Note that what I've been calling a CC option allows rightsholders to select any license they like; it merely uses CC licenses as an example (Section 4.2.a.i). If we consider this a libre OA option, then the new settlement gives rightsholders separate gratis OA and libre OA options.
Also note that the OA options can only be exercised by rightsholders. Hence they will never be exercised for unclaimed orphan works, at least while those works are unclaimed or orphaned. This is a barrier, but not a new barrier, to OA for orphan works.
If anyone is wondering, it's not the case that digitization projects covering orphan works must hold off on OA until they can track down the unknown rightsholders and obtain permission. For a large counter-example run by responsible, law-abiding organizations in the US and UK --two of the countries where the amended settlement would still operate-- see the Medical Journals Backfiles Digitization Project from the Wellcome Library (UK), Joint Information Systems Committee (UK), and the National Library of Medicine (US). The project includes orphan works, digitizes them, makes them OA, and promises to take them down if the copyright holder steps forward and objects.
Google has repeatedly said in public that it favors a legislative solution to the problem of orphan works and would welcome a solution that provides wider access than the settlement. It supports Congressional action in parallel with the settlement, and we should not regard the settlement --a compromise with the Authors Guild and Association of American Publishers-- as its whole position on the question.
(6) Also in June 2009, Rainer Kuhlen and Germany's Coalition for Action: Copyright for Education and Research (Aktionsbündnis: Urheberrecht für Bildung und Wissenschaft) proposed that Google should offer OA to at least some Google-scanned books by German authors. The proposal was made during the public comment period on the first version of the settlement, but would be implemented independently of the settlement.
Because the OA would be limited to books by German authors willing to make them OA, Google is willing in principle. This should not be surprising, since the proposal is a variation on the theme of Google's opt-in Partner Program. But the details have yet to hammered out.
(7) The revised agreement changes the way the Book Rights Registry (BRR) will use the revenue generated from the sale of orphan works. If the money is not claimed after five years, the BRR may use some of it to search for the rightsholders who deserve to be paid. If it's not claimed after 10 years, the BRR may ask the court to give it to nonprofits benefiting "Rightsholders and the reading public" (Section 6.3.a.2-3).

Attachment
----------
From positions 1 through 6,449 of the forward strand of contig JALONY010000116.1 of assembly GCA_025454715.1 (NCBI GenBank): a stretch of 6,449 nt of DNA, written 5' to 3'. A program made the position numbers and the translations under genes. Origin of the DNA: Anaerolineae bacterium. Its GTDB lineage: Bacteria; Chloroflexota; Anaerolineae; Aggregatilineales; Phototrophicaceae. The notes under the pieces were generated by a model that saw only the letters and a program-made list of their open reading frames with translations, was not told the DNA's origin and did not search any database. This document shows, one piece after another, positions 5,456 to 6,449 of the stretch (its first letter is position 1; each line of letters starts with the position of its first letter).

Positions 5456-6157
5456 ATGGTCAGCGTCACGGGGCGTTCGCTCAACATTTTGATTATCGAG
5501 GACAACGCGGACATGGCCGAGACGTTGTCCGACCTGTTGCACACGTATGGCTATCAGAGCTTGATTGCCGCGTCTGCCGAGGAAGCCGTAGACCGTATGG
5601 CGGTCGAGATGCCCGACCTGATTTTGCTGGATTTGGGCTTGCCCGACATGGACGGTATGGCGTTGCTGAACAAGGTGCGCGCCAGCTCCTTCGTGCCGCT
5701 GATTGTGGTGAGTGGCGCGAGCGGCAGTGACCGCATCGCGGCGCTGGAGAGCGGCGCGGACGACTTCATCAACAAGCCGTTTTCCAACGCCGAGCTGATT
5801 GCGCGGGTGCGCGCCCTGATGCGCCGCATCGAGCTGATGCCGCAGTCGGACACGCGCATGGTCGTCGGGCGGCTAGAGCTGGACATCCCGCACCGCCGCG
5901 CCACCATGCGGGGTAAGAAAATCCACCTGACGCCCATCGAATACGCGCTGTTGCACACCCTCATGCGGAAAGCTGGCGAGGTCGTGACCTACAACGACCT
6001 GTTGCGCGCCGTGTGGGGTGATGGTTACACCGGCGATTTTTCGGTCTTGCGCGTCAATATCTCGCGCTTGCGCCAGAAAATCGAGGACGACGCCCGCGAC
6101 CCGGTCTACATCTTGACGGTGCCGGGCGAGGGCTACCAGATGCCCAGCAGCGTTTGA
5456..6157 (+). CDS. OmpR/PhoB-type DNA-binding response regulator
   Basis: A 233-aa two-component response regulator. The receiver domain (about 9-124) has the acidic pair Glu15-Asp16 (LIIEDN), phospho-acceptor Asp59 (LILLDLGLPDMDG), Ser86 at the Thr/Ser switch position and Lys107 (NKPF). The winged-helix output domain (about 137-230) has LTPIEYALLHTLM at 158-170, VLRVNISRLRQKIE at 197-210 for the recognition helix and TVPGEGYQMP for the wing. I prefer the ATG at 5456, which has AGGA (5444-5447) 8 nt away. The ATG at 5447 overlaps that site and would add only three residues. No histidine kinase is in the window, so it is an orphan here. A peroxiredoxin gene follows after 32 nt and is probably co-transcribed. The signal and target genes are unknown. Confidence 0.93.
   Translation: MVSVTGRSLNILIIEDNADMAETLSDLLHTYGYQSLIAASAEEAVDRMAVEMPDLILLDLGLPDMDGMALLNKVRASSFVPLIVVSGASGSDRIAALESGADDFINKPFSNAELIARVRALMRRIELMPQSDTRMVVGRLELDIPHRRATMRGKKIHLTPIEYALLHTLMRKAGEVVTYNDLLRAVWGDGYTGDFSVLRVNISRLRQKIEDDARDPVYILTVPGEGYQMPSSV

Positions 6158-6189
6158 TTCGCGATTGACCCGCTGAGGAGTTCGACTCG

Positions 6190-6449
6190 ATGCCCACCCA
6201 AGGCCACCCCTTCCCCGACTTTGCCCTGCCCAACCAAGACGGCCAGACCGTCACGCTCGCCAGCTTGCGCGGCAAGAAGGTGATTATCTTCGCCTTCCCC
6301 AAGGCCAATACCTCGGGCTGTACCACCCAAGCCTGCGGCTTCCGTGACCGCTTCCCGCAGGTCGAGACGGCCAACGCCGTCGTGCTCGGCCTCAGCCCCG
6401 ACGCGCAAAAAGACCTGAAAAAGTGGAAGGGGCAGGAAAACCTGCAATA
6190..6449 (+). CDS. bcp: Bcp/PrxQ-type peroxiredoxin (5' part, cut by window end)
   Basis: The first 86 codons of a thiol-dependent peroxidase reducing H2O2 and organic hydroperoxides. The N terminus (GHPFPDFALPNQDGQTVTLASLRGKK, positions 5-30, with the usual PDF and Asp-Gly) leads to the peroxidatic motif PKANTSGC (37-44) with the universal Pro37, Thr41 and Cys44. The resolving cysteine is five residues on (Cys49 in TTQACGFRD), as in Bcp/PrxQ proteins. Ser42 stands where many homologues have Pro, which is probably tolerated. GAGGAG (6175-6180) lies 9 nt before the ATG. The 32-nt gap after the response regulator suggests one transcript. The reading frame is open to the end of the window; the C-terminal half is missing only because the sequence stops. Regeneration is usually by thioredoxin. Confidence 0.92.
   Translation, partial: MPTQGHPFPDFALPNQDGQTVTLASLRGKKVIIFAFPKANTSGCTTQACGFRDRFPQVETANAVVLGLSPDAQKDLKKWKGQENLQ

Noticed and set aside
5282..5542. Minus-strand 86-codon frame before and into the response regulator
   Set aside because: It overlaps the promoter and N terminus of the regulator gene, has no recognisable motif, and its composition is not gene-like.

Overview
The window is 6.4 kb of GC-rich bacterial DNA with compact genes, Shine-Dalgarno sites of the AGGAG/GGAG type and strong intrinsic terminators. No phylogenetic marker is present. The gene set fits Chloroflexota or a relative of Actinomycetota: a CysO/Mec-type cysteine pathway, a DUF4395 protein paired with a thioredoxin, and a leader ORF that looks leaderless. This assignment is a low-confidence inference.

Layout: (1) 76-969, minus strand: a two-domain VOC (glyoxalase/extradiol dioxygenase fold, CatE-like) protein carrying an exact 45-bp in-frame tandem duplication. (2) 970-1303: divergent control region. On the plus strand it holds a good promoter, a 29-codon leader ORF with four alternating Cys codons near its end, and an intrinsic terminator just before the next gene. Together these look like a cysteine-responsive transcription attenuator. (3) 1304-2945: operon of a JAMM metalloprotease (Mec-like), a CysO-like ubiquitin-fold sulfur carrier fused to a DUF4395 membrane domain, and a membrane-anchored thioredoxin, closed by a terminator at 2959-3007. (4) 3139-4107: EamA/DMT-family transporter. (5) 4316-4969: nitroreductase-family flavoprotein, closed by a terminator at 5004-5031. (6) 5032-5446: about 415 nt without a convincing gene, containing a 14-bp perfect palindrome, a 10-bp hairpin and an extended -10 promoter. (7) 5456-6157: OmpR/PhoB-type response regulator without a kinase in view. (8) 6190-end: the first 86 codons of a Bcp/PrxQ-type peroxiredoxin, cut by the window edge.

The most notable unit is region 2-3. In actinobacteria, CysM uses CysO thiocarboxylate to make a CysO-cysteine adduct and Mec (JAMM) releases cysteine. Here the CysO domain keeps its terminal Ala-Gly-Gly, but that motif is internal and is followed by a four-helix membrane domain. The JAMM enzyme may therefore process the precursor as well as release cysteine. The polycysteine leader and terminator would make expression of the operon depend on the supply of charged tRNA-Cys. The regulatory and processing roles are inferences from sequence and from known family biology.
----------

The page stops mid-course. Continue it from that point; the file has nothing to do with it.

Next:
This solution is better than the original in two ways. First, it's possible that some of the "nonprofits benefiting...the reading public" will be supporters or providers of OA. At least they fit the description. The new provision doesn't expressly use the money to fund an Open Access Trust, but it's compatible with that outcome.
Second, even if the money never supports OA, using it to find the rightsholders who deserve it, or giving it charity, are far better outcomes than giving it to the plaintiffs. Members of the plaintiff organizations didn't write or publish the orphan works generating this revenue. Their only claim to the money is that they brought the lawsuit, i.e. that they have an aggressively conservative view of fair use. It's astonishing that they gave themselves the money in the first version of the settlement and expected a court to approve it.
(8) Much of the settlement's overall impact on OA will be in the hands of the BRR. To see why, we must look more closely at its governance and the policy questions it will be allowed to decide.
The BRR will be governed by a board to be composed of members of the Authors Guild and Association of American Publishers, the two original plaintiff groups, and new, similar plaintiffs from Australia, Canada, and the UK (Section 6.2.b.ii).
The new, non-US counterparts of the Authors Guild are the UK Society of Authors and the (UK) Authors' Licensing and Collecting Society, and the Australian Society of Authors. Their chairs or presidents will represent them on the BRR board. I haven't yet seen news of the non-US counterparts of the Association of American Publishers.